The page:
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The Importance of the Right Welcome

3 June 2021

A warm welcome – five tips for business owners hiring new employees

Imagine it’s the first day of your new job.

How are you feeling? Excited? Nervous? Perhaps you’re asking yourself what your new colleagues will be like, and what’s expected on you in your new role.

Whatever’s on your mind, how you feel about the day ahead will depend significantly on the experience you’ve already had with the business.

In other words — the tone’s largely been set.

When someone joins a small business, the focus is, understandably, often on getting that person on the job as quickly as possible. That can mean the initial business welcome and introduction is overlooked, and can make a huge difference when it comes to employee retention.

The importance of a low turnover

A quick glance at the CIPD’s Resourcing and Talent Planning Survey 2020 shows what a difference a high turnover can make financially. It says the median cost of hiring senior managers is £5,000; £2,000 for other employees.

Aside from spend, there’s also the time it takes to find your new employee as well as getting them up to speed and inducting them into your organisation.

And will you even find the right candidate?

The same report says 73% percent of those who responded who tried to recruit over the past 12 months experienced hiring difficulties, with professionals and specialists seemingly the hardest posts to fill.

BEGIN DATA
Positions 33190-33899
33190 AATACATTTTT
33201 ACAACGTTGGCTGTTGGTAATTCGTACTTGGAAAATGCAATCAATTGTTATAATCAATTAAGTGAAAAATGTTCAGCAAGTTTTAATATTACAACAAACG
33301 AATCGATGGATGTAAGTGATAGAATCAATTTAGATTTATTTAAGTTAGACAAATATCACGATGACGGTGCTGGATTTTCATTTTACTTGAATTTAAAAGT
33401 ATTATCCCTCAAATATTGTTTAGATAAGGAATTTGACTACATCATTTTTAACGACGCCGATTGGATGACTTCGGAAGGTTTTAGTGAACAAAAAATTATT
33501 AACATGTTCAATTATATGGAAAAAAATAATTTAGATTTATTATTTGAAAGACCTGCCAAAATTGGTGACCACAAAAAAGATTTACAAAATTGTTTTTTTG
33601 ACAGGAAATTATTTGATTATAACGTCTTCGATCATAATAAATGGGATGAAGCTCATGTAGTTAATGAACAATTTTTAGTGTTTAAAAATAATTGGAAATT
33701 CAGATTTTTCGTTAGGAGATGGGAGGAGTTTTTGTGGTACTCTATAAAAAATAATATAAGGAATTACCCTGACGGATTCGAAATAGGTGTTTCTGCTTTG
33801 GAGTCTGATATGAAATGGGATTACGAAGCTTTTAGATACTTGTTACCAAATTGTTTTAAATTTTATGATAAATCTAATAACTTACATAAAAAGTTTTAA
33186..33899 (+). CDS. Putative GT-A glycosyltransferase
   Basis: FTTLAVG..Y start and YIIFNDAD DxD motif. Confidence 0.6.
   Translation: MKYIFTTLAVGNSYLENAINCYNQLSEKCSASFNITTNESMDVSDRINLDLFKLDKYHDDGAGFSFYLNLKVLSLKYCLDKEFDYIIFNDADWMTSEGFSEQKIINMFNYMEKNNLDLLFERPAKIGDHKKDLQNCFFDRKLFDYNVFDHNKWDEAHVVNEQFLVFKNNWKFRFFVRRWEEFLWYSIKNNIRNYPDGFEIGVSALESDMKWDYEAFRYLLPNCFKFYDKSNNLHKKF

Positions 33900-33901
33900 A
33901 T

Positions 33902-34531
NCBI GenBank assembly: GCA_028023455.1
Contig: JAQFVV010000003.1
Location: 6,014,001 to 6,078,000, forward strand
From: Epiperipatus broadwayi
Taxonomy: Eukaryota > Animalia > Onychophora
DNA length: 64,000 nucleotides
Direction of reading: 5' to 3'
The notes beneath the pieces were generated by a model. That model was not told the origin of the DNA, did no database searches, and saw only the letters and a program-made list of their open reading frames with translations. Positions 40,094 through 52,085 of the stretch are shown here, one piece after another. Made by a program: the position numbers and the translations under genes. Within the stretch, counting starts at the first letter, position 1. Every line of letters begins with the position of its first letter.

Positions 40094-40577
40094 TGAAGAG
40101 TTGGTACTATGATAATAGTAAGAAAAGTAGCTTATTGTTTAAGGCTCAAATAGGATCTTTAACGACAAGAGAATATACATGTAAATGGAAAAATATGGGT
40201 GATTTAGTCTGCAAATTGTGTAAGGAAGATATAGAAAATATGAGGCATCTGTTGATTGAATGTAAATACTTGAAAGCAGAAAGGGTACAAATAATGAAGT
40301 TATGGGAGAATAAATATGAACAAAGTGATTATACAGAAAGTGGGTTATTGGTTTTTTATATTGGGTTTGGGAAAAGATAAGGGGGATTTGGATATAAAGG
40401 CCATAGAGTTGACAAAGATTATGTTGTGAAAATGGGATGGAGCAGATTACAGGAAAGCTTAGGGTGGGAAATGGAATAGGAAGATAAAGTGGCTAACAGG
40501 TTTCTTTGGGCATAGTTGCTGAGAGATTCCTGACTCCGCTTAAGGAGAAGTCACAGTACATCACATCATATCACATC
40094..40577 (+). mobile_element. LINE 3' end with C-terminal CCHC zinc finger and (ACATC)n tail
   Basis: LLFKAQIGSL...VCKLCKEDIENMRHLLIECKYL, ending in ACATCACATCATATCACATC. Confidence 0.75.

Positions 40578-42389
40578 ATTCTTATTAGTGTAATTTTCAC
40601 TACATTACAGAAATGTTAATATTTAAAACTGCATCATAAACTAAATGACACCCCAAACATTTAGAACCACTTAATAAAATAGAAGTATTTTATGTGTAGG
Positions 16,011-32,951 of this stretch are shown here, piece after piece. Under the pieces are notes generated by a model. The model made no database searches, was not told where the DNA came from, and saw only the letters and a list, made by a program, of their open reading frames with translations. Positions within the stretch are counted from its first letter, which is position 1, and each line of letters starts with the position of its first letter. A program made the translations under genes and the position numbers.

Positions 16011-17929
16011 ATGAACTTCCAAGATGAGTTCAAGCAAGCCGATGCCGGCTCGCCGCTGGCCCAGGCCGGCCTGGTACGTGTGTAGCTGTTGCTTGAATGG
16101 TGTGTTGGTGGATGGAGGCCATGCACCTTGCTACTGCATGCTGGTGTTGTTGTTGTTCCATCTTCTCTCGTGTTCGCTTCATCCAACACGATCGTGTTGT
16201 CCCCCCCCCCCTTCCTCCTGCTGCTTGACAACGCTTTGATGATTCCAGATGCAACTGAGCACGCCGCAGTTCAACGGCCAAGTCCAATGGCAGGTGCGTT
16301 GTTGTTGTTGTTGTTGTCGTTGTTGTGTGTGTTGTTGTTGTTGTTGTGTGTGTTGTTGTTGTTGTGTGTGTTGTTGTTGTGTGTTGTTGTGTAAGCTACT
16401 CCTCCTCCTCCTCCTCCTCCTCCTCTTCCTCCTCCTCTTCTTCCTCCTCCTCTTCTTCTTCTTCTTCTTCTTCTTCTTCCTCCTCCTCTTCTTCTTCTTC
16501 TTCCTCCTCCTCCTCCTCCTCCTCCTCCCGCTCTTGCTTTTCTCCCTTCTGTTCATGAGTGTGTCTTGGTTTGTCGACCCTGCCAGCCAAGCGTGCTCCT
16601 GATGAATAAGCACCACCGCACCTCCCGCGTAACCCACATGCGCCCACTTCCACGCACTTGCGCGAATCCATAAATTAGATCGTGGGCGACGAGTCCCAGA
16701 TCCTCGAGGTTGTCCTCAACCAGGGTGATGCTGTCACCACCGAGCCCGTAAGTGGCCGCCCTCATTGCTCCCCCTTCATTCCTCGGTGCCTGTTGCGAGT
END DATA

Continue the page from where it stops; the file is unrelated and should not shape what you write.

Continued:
Getting off on the right foot

What helps set that all-important tone?

One of the key aspects that will make a difference — and that you can easily influence — is creating the right welcome.

Here are some tips to get things off on the right foot —

  1. Treat recruits like customers — the welcome starts at recruitment. The best candidates will always be in demand and most employers, regardless of the industry, will not necessarily have a large pool of great candidates to select from. You need to make sure dealing with your organisation is a positive experience right from the first point of contact. And although it’s time consuming, make sure you reply to all your applicants, not only those who you invite for interview. They may be existing or future customers or employees.
  1. Sweat the small stuff — think of all the information you will need your new start to cover in the first few days and create a plan. They may need equipment to do their job and it’s great if that has been organised right from day one. It may seem trivial but don’t spare any details — even when it comes to things like where to get tea and coffee and what the dress code is.
  1. Share the bigger picture — update your employee on plans for the business and how they fit into those plans and can make a contribution.
  1. Focus on the team — encourage your new employee to spend time getting to know colleagues and understand the work they do.
  1. Take your time — think of the welcome process being up to three months. It’s a good idea to tie this into any probationary period. Set objectives and review, ask for feedback on day one, week one, month one, and so on.

High employee turnover costs your business time, productivity and money, and this is particularly problematic when there’s a tendency for employees to leave after just a short period of time. Luckily, there’s much you can do to tackle unwanted turnover.

It starts with a comprehensive and well planned welcome.

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